Defendants rely heavily on Carabetta in their argument against plaintiffs’ standing. While there are obvious parallels, I am not convinced that this decision counsels me to apply the unclean hands doctrine in the case I now am deciding. In Carabetta, plaintiffs brought an appeal before the Land Court after their application for a building permit was denied by the local zoning board of appeals. 15 LCR 272 , 275 (2007) (Misc. Case. Nos. 05 MISC 310546 and 05 MISC 314891) (Scheier, C.J.). Plaintiffs’ abutting neighbors appeared before the court as intervenors, challenging the appeal. Id. at 274. This court held the local zoning bylaws did not require application of the merger doctrine. Id. at 275. The Land Court alternatively based its decision on equitable grounds: “The result that would occur if this court finds that [the lots] merged would be exceedingly harsh given that the [plaintiffs] did all they could do to rectify a problem not of their making.” Id. at 276 n. 29.

The Appeals Court vacated this court’s judgment, holding that the particular exemptive provision of the local zoning bylaws on which this court had relied did not apply to the lots at issue, and the lots indeed had merged, because the lots came into being after the enactment of the zoning bylaws. Carabetta, 73 Mass. App. Ct. at 269-70. The Appeals Court did not disagree, however, with this court’s sense that inequities were present in that case, and that “it very well may be that the [plaintiffs] should not be barred from constructing on their fully conforming lot.” Id. at 272.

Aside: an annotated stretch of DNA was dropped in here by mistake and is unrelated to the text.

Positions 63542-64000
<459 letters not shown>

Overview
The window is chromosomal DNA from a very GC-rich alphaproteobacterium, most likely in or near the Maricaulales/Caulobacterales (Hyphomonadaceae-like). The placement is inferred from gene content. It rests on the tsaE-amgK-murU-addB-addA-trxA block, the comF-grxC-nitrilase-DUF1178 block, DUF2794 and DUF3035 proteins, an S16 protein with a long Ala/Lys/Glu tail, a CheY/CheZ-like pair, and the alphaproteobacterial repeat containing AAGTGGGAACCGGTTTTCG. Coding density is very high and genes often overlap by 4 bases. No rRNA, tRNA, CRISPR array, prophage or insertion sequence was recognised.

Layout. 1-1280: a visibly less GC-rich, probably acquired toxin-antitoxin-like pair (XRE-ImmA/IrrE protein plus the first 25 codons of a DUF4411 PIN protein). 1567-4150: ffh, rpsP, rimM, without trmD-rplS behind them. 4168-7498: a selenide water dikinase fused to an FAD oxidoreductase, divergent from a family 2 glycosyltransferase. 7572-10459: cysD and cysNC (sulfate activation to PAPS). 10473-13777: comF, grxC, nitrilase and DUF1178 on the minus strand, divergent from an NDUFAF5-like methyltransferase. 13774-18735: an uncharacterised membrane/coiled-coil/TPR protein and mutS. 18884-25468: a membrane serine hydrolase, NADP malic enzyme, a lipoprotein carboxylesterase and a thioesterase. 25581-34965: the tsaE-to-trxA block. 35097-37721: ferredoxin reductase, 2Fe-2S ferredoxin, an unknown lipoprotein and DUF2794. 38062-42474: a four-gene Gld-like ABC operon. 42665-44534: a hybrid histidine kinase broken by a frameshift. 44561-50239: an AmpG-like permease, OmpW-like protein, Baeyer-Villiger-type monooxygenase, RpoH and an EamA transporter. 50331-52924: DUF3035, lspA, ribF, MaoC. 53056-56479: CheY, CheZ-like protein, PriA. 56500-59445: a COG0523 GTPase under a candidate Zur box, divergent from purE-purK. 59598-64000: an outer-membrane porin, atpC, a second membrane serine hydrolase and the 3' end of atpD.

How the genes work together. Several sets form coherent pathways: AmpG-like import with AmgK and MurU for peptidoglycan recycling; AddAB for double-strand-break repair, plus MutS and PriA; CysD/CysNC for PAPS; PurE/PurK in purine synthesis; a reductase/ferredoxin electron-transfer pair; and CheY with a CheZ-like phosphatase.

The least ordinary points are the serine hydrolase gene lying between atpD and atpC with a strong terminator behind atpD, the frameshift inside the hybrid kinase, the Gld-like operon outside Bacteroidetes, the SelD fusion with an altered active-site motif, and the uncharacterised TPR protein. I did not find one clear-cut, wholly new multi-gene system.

But the facts of Carabetta are in significant ways different from the case before me now. The Carabettas sought to build on a parcel, “Lot 3,” which itself possessed more than enough land under then current zoning. But Lot 3, after its creation, had been held in common ownership with another parcel, “Lot 22,” and, the court found, Lot 22 and Lot 3 had merged for zoning purposes to address Lot 22's dimensional shortcomings. Lot 3 later was conveyed out to the Carabettas. It was Lot 22's later owners, the O’Briens, who as neighbors objected to the Carabettas’ building plans, even though the O’Briens themselves lived in a house on their Lot 22 which had come about by counting some of the area of Lot 3 to meet the size minimum. And when the Carabettas offered to carve off from their Lot 3 and another parcel enough land to make up the O’Brien’s Lot 22's area deficiency (a move that would still leave the Carabettas with more than enough land) the O’Briens, evidently motivated by a desire to prevent any house from going in on the Carabetta lot, rebuffed the Carabetta solution to both lots’ zoning quandries. It was that refusal to cooperate which the Appeals Court considered “‘so intrinsically inequitable that it should not prevail.’” Carabetta, 73 Mass. App. Ct. at 273, quoting Hogan v. Hayes, 19 Mass. App. Ct. 399 , 404 (1985).